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Petty Officer 2nd Class Mark Skaggs teaches Marines how to properly lift and carry casualties during a simulated causality evacuation scenario at Marine Corps Base Camp Pendleton, California, Jan. 27 2016. This training was part of the newly formed combat operation medical emergency transport training. COMETT exposes the aircrew to medical emergencies and procedures they may encounter in combat and non-combat environments. Skaggs, a Pensacola native, is an aeromedical safety corpsman with Marine Aircraft Group 29.

Photo by Cpl. Jonathan Boynes

New medical training bridges gap between aircrew, care providers

4 Feb 2016 | Cpl. Jonathan Boynes The Official United States Marine Corps Public Website

Cultivating a well trained and highly educated force allows the Marine Corps to keep pace with the unpredictable and evolving geo-political landscape. The educators, mentors, and leaders charged with developing America’s premiere fighting force must continually rely on their ingenuity and experience to preserve this world-renowned standard of military excellence.

The newly formed combat operation medical emergency transport training is one of many new courses, built from the ground up, offered to Marines and naval personnel. Although still under development, it is just another token highlighting the commitment service members have to bolstering their nation’s strength and protecting their brothers-in-arms.

One of the first renditions of the training was conducted on Marine Corps Base Camp Pendleton, Jan. 27 2016.

“COMETT exposes the aircrew to medical emergencies and procedures they may encounter in combat and non-combat environments,” said 1st Lt. Christopher Murr, an aeromedical safety officer with Marine Aircraft Group 39, and Indianapolis native. “The hands-on-training evolution allows aircrewmen, who may have not had Combat Life Savers training, the opportunity to apply general life-extending medical procedures to manikins aboard their respective aircraft platforms. Exposing service members to these training events essentially allows Navy medicine the opportunity to showcase the types of formalized training that may be available. In the end, it is about being prepared on the battlefield,” continued Murr.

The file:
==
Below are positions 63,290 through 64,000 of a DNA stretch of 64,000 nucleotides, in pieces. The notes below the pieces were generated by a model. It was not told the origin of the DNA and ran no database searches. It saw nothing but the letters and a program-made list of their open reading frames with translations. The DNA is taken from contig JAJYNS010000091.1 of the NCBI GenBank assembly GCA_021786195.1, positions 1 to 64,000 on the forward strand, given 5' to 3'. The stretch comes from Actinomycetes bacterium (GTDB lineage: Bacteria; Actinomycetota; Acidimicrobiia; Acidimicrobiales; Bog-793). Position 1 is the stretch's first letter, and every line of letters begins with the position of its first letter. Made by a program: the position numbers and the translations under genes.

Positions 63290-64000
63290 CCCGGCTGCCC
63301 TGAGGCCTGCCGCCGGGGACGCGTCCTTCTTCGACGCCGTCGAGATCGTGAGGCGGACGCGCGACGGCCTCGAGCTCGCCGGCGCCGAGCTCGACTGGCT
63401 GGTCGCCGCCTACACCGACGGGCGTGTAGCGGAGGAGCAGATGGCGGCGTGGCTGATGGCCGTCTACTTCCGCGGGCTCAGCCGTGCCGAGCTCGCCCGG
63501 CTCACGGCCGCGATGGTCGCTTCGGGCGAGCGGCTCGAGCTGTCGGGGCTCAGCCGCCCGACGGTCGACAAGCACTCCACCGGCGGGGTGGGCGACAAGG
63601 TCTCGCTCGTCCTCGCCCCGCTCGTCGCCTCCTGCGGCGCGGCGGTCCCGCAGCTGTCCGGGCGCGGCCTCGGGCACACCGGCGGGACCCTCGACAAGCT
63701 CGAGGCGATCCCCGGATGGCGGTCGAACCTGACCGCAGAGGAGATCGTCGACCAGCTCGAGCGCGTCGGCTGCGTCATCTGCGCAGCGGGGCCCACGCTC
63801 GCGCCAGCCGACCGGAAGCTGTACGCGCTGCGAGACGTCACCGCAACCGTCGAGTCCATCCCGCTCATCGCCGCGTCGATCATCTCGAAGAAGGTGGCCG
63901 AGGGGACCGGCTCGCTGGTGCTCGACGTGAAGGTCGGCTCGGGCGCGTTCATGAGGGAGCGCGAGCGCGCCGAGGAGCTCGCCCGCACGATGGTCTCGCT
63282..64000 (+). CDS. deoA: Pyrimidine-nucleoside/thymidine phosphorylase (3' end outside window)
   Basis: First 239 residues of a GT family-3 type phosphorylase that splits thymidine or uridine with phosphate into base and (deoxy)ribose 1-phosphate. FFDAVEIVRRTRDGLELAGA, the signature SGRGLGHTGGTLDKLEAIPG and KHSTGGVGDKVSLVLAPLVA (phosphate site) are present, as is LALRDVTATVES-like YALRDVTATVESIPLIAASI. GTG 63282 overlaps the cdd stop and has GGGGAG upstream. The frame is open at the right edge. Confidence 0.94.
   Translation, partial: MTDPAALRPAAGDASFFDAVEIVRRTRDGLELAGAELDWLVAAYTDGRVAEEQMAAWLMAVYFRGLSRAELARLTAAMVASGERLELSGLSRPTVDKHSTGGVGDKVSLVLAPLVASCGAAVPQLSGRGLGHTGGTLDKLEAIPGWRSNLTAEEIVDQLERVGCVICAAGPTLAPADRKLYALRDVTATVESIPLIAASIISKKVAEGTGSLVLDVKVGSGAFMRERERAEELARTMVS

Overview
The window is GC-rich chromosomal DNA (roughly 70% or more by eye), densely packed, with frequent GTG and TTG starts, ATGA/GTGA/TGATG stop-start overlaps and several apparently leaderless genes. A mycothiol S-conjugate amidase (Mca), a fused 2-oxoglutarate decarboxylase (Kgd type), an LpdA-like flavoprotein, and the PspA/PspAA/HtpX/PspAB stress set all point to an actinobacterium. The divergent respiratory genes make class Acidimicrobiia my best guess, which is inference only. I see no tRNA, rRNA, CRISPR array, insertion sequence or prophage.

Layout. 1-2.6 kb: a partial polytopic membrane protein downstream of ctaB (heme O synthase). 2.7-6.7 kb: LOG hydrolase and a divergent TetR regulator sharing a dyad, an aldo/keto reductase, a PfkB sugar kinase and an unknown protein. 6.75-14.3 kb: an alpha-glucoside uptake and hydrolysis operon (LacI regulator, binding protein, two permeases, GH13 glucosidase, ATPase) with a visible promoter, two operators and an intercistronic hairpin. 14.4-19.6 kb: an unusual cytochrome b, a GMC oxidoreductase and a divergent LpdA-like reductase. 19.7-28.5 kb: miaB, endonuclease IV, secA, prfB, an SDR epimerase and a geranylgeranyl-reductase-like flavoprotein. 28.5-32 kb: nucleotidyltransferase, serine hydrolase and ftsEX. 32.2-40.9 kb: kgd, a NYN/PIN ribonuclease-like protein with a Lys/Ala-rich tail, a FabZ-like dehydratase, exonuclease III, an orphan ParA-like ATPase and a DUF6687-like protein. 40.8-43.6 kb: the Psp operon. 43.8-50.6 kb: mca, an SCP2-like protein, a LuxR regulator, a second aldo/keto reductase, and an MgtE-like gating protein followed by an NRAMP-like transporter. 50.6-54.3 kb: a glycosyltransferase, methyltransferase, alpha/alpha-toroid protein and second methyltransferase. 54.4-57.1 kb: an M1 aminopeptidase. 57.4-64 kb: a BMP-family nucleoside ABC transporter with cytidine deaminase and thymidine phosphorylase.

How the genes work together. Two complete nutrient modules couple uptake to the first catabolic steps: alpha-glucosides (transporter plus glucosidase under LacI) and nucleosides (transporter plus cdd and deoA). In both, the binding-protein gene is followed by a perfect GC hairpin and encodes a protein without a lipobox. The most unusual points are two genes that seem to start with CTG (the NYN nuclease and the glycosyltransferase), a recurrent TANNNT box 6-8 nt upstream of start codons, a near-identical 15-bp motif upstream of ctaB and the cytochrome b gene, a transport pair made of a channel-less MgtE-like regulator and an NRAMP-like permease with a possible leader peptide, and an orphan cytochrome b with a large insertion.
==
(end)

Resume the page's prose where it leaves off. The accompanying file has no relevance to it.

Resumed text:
Petty Officer 2nd Class Mark Skaggs, an aeromedical safety corpsman with Marine Aircraft Group 29, said he was inspired to design the training after learning of the experiences of an aircrewman who had been thrust into a casualty evacuation situation involving two British soldiers with life-threatening injuries.

“They were caught off guard with the situation, but they did the best that they could with their limited medical training,” said Skaggs, a native of Pensacola, Florida. “After that conversation, I went to the drawing board to design something that would bridge the gap between medical personnel and aircrews.”

As it stands, COMETT is a course that can be delivered within a few hours. It is condensed enough to fit into the demanding work tempo of aircrewmen, but also thorough enough to provide a comprehensive understanding of life-saving procedures.

Capt. Ayleah Alejandre, an aviation safety officer with Marine Medium Tiltrotor Squadron 164, said that it has become evident, after many years of war and conflict around the globe, that causality evacuations of service members and civilians have become a major part of Marine Corps aviation and designing training programs tailored to a more modern mission is a focus.

“The end goal is to have all crew members experienced enough with medical procedures that they could take on some of the responsibilities of a corpsman or flight surgeon, while still having the flexibility to effectively complete their primary duties. We can’t expect them to be experts in both fields, but finding a balance between the two will make the Marine Corps a much stronger force.”

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